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abstract = "BACKGROUND. The objective of this study was to examine changes over time in body mass index (BMI) from diagnosis through chemotherapy for pediatric patients with B-precursor acute lymphoblastic leukemia (ALL). METHODS. The study cohort consisted of 141 white Hispanic pediatric patients who were diagnosed with ALL and were treated at 2 South Texas pediatric oncology centers between 1993 and 2002. Changes in age-standardized and gender-standardized BMI scores were assessed. RESULTS. The study cohort exhibited a steady increase in age-adjusted and gender-adjusted BMI scores for the first 12 months of therapy, a modest increase in BMI scores during the 18-23 month and 24-29 month periods, followed by a slight decrease in BMI scores at 30 months (end of therapy). A repeated-measures analysis indicated significant effects for time (P = 0.019) and time by baseline BMI category interaction (P = 0.0001) but no significant interaction effect between time and gender (P = 0.65). CONCLUSIONS. Although it is known that leukemia therapy is associated with prevalent obesity in survivorship, its pattern of development during therapy has not been elucidated. In the current cohort of Hispanic children with ALL, BMI scores were elevated at diagnosis (mean ± standard deviation standardized BMI Z score, 0.33 ± 1.4), then increased, and remained elevated for the entire duration of chemotherapy. Patients who were classified as normal weight exhibited an increase in BMI over time; patients who were classified as overweight at diagnosis exhibited BMI patterns that were relatively stable; and patients who were classified as obese exhibited a very slight decline over time. These findings suggest that the risk for chemotherapy-related weight gain applies predominantly to children who begin ALL therapy within a normal weight range.",
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AU - Thomas, Paul J.

AU - Mullins, Judith

AU - Estrada, Jaime

AU - Pitney, Aaron

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N2 - BACKGROUND. The objective of this study was to examine changes over time in body mass index (BMI) from diagnosis through chemotherapy for pediatric patients with B-precursor acute lymphoblastic leukemia (ALL). METHODS. The study cohort consisted of 141 white Hispanic pediatric patients who were diagnosed with ALL and were treated at 2 South Texas pediatric oncology centers between 1993 and 2002. Changes in age-standardized and gender-standardized BMI scores were assessed. RESULTS. The study cohort exhibited a steady increase in age-adjusted and gender-adjusted BMI scores for the first 12 months of therapy, a modest increase in BMI scores during the 18-23 month and 24-29 month periods, followed by a slight decrease in BMI scores at 30 months (end of therapy). A repeated-measures analysis indicated significant effects for time (P = 0.019) and time by baseline BMI category interaction (P = 0.0001) but no significant interaction effect between time and gender (P = 0.65). CONCLUSIONS. Although it is known that leukemia therapy is associated with prevalent obesity in survivorship, its pattern of development during therapy has not been elucidated. In the current cohort of Hispanic children with ALL, BMI scores were elevated at diagnosis (mean ± standard deviation standardized BMI Z score, 0.33 ± 1.4), then increased, and remained elevated for the entire duration of chemotherapy. Patients who were classified as normal weight exhibited an increase in BMI over time; patients who were classified as overweight at diagnosis exhibited BMI patterns that were relatively stable; and patients who were classified as obese exhibited a very slight decline over time. These findings suggest that the risk for chemotherapy-related weight gain applies predominantly to children who begin ALL therapy within a normal weight range.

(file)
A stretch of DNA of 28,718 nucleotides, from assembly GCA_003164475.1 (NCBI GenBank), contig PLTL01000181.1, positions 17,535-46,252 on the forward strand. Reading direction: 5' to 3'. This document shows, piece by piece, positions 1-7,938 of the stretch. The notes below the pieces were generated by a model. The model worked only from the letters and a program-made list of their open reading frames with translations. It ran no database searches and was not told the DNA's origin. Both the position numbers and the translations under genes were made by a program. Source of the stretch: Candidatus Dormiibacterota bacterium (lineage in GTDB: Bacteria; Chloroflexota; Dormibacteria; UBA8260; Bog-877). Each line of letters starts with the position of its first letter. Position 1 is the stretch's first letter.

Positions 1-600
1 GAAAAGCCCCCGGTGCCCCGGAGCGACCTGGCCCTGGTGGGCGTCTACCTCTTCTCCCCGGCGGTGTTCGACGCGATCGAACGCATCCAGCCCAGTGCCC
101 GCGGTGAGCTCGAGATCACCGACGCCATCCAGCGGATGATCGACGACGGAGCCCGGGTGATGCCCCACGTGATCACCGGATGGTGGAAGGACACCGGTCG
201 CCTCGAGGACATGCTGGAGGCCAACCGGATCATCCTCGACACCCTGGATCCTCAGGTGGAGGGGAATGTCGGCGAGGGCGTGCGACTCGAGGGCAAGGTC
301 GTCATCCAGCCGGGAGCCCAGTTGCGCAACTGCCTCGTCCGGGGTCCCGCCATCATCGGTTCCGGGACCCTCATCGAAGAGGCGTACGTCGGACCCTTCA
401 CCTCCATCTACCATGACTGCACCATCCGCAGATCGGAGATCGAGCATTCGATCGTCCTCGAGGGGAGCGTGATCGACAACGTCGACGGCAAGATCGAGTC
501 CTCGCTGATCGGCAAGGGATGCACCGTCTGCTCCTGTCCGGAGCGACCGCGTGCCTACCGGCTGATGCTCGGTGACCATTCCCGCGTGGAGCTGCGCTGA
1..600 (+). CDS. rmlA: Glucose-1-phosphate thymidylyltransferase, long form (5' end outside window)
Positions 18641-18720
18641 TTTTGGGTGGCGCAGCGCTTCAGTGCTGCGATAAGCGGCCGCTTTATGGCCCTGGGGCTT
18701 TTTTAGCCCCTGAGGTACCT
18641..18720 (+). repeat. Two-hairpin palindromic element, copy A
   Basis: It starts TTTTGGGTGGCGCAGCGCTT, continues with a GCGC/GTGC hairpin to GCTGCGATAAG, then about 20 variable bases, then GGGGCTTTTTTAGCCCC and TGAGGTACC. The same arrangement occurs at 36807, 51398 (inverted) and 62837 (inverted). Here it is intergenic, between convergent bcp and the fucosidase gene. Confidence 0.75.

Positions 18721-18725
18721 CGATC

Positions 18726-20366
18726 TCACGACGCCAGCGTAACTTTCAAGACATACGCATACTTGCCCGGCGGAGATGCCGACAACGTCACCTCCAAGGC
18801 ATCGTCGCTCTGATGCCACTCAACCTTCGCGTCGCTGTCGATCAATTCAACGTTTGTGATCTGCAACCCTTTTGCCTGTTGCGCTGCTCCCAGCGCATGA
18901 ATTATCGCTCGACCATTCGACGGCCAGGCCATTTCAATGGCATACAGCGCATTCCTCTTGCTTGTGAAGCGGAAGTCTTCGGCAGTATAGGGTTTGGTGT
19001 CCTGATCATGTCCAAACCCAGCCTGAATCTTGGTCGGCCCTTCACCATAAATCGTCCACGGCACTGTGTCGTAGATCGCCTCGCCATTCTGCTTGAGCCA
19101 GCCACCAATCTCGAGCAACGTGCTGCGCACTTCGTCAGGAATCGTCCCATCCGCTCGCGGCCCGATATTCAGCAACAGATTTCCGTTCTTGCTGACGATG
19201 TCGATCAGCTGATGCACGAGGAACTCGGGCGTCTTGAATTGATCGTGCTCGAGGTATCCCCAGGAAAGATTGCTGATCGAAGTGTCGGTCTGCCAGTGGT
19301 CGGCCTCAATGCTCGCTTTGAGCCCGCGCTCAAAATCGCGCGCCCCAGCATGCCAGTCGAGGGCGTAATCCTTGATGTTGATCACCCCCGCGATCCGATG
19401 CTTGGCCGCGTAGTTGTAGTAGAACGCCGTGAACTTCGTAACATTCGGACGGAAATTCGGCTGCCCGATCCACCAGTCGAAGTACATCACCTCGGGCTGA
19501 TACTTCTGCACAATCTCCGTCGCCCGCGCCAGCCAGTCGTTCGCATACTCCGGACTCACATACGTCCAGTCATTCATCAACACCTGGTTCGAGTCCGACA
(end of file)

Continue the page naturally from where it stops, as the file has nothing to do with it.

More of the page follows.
AB - BACKGROUND. The objective of this study was to examine changes over time in body mass index (BMI) from diagnosis through chemotherapy for pediatric patients with B-precursor acute lymphoblastic leukemia (ALL). METHODS. The study cohort consisted of 141 white Hispanic pediatric patients who were diagnosed with ALL and were treated at 2 South Texas pediatric oncology centers between 1993 and 2002. Changes in age-standardized and gender-standardized BMI scores were assessed. RESULTS. The study cohort exhibited a steady increase in age-adjusted and gender-adjusted BMI scores for the first 12 months of therapy, a modest increase in BMI scores during the 18-23 month and 24-29 month periods, followed by a slight decrease in BMI scores at 30 months (end of therapy). A repeated-measures analysis indicated significant effects for time (P = 0.019) and time by baseline BMI category interaction (P = 0.0001) but no significant interaction effect between time and gender (P = 0.65). CONCLUSIONS. Although it is known that leukemia therapy is associated with prevalent obesity in survivorship, its pattern of development during therapy has not been elucidated. In the current cohort of Hispanic children with ALL, BMI scores were elevated at diagnosis (mean ± standard deviation standardized BMI Z score, 0.33 ± 1.4), then increased, and remained elevated for the entire duration of chemotherapy. Patients who were classified as normal weight exhibited an increase in BMI over time; patients who were classified as overweight at diagnosis exhibited BMI patterns that were relatively stable; and patients who were classified as obese exhibited a very slight decline over time. These findings suggest that the risk for chemotherapy-related weight gain applies predominantly to children who begin ALL therapy within a normal weight range.